The plethora of security incidents in the news have once again put security front and center of the international agenda. Predictably, this has triggered a number of responses from governments around the world. Some of these responses seem to have been ill-considered. However, one of the more comprehensive responses came out of the US President’s address to the Federal Trade Commission last week. A series of laws were proposed to address the increasing risks which are confronting individual security and privacy rights.

The President’s remarks at the FTC gives some valuable insight into where the US regulatory environment may end up in the next year or so. As a part of this analysis, one should focus on two very different agendas: Privacy and Security. These issues, while similar, are very different. Case in point, the UK PM’s comment around banning encryption could well result in increased security. However, it will absolutely damage individual privacy (and arguably also damage commercial security).
Continue Reading Privacy & Security Are Back on the Agenda in DC

A company faced with a security breach has a lengthy “to do” list, things to accomplish with respect to its incident response plan. It must, among other things, determine the root cause of the vulnerability or breach, investigate and eliminate the vulnerability or breach, determine the full nature and extent of the breach, determine who to notify and finalize the notifications.

If the American Postal Workers Union (APWU) has its way, a unionized employer facing a security breach involving employee personal information would have yet another responsibility – bargaining over the impact of or response to the security breach.
Continue Reading Union Files NLRB Complaint Regarding the USPS’ Handling of Security Breach Involving Employee Personal Information

This week, the Connecticut Supreme Court issued an opinion which upheld a state common law negligence action against a healthcare provider for violation of privacy and confidentiality laws and regulations using as evidence of the standard of care the Health Information Portability and Accountability Act (HIPAA) and its accompanying regulations. The court denied defense arguments that HIPAA, which expressly does not provide a private right of action, preempts such state law negligence claims.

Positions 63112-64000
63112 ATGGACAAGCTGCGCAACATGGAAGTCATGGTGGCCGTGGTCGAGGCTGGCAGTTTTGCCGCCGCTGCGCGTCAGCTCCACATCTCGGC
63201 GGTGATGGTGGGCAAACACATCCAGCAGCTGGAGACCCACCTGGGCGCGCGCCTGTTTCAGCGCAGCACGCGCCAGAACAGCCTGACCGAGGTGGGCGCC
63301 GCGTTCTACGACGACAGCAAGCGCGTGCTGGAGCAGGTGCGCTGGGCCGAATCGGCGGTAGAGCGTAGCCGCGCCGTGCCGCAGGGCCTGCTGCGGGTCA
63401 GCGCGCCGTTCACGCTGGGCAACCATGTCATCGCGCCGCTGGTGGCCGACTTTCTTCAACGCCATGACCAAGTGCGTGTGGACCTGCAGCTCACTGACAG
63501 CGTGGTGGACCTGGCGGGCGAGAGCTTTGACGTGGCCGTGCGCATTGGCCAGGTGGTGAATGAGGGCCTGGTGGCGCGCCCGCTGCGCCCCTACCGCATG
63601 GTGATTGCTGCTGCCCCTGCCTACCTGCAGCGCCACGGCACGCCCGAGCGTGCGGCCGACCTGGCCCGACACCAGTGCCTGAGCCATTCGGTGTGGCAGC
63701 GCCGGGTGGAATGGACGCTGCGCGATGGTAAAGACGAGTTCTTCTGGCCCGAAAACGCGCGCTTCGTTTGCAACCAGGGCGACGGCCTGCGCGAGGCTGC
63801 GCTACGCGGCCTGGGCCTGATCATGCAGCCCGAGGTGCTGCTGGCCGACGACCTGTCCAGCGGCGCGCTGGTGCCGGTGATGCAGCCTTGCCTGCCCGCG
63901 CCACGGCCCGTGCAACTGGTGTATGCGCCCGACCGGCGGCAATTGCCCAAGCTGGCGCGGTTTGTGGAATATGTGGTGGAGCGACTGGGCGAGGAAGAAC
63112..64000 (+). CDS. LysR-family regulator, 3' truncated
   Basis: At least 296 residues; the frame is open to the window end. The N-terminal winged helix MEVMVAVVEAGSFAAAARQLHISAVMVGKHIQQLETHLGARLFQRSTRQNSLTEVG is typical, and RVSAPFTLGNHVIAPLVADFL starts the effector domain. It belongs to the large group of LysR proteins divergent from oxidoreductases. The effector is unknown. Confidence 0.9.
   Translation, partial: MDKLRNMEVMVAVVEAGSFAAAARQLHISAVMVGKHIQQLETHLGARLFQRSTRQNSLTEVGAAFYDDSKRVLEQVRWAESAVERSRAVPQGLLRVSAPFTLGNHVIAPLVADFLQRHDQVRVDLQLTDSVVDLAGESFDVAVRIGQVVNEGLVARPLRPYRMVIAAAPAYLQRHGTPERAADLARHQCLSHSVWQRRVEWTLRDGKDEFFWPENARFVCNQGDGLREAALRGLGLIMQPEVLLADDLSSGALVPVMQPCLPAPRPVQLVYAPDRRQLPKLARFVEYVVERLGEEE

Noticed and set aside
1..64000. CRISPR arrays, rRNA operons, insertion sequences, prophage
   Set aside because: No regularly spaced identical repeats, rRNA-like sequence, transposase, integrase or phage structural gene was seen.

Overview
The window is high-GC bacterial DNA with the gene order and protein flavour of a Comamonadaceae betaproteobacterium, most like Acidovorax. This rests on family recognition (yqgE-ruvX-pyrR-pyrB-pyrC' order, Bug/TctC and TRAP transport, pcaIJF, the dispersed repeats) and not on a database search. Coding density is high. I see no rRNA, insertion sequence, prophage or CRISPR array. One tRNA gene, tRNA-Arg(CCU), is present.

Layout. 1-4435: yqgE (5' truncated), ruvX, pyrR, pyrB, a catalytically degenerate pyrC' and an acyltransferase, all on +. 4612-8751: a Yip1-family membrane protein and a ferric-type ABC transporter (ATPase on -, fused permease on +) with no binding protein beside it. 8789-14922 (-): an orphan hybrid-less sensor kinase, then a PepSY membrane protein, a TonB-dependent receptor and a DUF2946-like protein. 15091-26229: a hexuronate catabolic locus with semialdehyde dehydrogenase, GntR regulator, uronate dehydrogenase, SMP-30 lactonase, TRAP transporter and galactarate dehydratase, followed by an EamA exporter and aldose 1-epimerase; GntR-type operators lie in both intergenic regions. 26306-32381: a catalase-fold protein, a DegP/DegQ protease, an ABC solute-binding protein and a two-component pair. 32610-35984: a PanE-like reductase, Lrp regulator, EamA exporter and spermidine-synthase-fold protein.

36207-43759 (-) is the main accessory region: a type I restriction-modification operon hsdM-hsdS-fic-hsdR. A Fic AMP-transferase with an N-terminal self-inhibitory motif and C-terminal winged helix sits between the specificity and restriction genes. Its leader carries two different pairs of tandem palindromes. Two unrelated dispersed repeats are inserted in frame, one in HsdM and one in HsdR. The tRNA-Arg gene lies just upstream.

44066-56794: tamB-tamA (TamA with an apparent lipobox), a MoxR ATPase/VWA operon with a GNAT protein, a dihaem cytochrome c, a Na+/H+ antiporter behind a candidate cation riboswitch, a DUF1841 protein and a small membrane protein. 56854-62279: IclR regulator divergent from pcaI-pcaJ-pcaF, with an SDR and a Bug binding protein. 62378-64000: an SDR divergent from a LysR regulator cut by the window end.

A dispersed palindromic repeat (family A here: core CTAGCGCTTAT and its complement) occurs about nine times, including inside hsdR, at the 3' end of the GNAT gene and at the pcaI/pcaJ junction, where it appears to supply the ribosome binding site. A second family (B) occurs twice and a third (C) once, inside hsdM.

Continue Reading Connecticut Supreme Court Grants Private Action for HIPAA Breach

The White House released a set of reports this month on Big Data and the privacy implications of Big Data. While a number of folks have been discussing the President’s Council of Advisors on Science & Technology (“PCAST”) report, I would offer that the Office of Science and Technology Policy (“OSTP”) report needs to be read in conjunction with the PCAST report. They do two different things. One is a report on the technical state of affairs, and the other is more of a policy direction piece, which is driven by the technologically-oriented findings. Various points-of-view have been put forth as to the relative merits of each report, but there seems to be an important element missing from both reports. Both reports discuss the need for policy decisions to be based on context and on desired outcomes. Unfortunately, neither report really gives a good taxonomy around the informatics ecosystem to allow for a clear path forward on “context” and “desired outcomes”. What I mean by this is best summed up in the comment in the PCAST report which states: “In this report, PCAST usually does not distinguish between “data” and “information”.”. “Data” and “Information” are very different things, and one really can’t have a coherent policy discussion unless the distinction between the two is recognized and managed.